CFA Institute say the total size of assets under management is not a sufficiently clear-cut measure to declare that an asset management firm could be systemic just as a bank would be by looking at its balance sheet assets.
In response to the US Treasury’s June 2017 report, the Systemic Risk Council warns that some of the proposals could jeopardize the financials system’s resilience.
With Brexit looming, parts of Dodd-Frank on the chopping block, and other stressors on the global community, now is not the time for complacency in financial reform.
At the recent CFA Institute Global Investment Risk Symposium, a panel of well-known experts discussed systemic risk and the current state of the industry and concluded that not all is well, yet.
With debate over the sequester fallout mainly focused on cuts to education, law enforcement, and transportation safety, another area is largely overlooked: the impact on the SEC and CFTC.
Discussions on whether certain banks remain “too-big-to-fail” now include whether these banks (and executives responsible for their actions) have also become “too-big-to-jail.”
John Rogers, CFA, president and CEO of CFA Institute, stresses the importance of international coordination on key issues of systemic financial risk.
A list of the top 10 most-read blog posts from the Market Integrity Insights blog in 2012.
Speakers at the University of Virginia’s Investing Conference presented mostly dire themes facing the US economy: extreme loss of confidence, the Central Bank assuming an unprecedented interventionist role, an overvalued bond market, and the far-reaching effects of uncertainty, among other topics.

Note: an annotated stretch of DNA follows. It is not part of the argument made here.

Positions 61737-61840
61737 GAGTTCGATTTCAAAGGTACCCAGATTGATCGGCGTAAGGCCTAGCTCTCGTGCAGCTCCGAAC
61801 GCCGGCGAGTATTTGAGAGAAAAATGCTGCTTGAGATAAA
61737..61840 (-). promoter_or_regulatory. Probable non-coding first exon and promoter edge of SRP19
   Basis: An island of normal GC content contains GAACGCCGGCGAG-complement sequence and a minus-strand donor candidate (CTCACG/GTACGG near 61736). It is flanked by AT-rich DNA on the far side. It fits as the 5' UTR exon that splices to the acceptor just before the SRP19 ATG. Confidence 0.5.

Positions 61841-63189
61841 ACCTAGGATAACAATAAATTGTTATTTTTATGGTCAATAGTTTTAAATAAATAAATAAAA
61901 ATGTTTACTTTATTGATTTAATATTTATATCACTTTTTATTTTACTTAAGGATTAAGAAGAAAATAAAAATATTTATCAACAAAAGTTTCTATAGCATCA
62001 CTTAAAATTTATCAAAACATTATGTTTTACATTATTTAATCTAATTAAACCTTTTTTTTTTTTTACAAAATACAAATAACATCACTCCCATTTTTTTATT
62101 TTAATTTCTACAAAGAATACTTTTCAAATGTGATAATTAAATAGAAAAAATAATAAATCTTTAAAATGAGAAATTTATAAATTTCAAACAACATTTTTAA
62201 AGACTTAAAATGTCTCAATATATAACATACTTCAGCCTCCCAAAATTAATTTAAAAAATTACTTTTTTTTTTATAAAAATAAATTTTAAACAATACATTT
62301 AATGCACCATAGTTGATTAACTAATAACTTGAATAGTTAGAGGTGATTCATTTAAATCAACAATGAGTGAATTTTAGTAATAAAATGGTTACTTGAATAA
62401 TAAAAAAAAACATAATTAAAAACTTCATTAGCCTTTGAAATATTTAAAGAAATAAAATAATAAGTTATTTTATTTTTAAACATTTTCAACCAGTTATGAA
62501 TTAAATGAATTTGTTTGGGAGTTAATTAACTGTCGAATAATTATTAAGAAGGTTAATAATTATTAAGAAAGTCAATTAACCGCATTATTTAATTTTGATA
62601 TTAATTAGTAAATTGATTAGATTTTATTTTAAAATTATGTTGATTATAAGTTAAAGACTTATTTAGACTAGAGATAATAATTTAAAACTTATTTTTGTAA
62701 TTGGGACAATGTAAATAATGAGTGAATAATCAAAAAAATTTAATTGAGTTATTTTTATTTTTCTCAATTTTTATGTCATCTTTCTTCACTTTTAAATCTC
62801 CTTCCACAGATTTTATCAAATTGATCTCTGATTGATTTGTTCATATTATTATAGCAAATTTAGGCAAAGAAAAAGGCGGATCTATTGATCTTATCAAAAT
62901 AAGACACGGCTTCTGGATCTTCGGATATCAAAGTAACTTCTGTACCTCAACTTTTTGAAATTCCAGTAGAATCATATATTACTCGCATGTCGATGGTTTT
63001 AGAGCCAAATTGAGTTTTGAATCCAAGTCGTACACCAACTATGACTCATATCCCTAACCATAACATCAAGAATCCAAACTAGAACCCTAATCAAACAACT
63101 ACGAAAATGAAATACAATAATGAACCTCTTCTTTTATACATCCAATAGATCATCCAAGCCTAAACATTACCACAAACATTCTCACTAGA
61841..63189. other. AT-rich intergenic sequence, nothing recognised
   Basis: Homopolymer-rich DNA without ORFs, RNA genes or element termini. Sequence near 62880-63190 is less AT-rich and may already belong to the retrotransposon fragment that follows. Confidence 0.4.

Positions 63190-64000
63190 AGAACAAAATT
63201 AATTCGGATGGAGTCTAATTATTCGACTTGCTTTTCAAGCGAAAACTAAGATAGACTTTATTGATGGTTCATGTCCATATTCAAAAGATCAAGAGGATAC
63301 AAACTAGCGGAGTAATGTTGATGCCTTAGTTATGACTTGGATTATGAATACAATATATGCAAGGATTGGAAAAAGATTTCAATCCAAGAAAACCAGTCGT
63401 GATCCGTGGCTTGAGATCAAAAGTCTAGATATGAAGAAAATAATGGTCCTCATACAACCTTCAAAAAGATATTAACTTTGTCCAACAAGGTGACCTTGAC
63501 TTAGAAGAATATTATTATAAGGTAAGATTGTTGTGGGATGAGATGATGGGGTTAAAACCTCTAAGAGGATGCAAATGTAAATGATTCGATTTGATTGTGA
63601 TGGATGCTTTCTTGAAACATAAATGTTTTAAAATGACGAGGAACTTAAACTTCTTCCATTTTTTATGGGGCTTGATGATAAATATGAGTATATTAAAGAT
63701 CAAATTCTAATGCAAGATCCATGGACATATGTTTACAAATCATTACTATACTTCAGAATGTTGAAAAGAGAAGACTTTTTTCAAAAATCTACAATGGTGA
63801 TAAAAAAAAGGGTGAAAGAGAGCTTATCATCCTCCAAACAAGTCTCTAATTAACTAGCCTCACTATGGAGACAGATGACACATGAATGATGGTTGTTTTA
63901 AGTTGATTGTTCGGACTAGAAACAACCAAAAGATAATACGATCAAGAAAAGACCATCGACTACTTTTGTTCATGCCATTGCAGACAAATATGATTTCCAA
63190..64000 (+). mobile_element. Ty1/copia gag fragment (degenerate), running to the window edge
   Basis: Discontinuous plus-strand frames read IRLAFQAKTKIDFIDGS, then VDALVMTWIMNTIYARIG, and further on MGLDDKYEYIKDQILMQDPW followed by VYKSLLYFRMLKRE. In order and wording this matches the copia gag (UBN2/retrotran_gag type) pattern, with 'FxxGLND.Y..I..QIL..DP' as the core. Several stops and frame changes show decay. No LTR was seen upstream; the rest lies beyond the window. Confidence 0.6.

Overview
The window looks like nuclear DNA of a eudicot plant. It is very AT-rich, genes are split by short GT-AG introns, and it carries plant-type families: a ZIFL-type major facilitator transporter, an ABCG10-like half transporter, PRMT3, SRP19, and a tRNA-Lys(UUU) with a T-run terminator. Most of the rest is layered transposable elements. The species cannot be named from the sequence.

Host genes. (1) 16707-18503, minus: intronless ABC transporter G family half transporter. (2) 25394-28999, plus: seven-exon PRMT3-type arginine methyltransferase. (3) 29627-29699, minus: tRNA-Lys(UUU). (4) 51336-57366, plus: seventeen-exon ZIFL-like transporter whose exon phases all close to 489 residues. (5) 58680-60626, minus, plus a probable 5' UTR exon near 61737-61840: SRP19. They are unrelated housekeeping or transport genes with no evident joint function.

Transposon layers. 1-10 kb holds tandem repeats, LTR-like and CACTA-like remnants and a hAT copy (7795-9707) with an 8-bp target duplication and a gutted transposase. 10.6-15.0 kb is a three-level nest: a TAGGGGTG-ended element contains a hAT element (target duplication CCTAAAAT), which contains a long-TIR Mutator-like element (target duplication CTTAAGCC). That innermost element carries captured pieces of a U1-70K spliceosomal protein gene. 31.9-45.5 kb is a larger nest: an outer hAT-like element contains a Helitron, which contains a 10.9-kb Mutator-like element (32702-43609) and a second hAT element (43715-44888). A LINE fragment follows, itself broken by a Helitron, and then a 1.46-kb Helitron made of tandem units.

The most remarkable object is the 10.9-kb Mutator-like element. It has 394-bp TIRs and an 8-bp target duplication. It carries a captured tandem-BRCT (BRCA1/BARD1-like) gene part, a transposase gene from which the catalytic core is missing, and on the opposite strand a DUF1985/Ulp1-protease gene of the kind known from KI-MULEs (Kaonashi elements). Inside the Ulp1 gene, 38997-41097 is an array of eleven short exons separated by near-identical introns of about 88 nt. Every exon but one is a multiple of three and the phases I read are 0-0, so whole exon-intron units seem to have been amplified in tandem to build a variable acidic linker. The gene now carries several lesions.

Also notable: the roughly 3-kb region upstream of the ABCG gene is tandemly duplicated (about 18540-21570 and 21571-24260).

The stakes in the debate over money market funds (MMFs) — and the risk they pose to systemic risk — escalated further with the SEC’s recent announcement that it lacks votes to issue a public proposal.
In “Real Talk With Sheila Bair: Leave These Folks Penniless Or In Jail,” the former U.S. bank regulator offers her assessment of the financial industry, from the controversial Volcker Rule and JPMorgan’s trading losses to the LIBOR scandal and how regulators should punish bad behavior by banks.
With over $2.6 trillion invested in money market mutual funds (MMFs), talk about potential risks they present to investors and global economies has generated a lot of attention across the political spectrum.
From the “continuing procession of financial scandals” to the impact of industry lobbyists, Sheila Bair, laments the sad state of U.S. regulatory reform and the needto restore public trust in the financial system.
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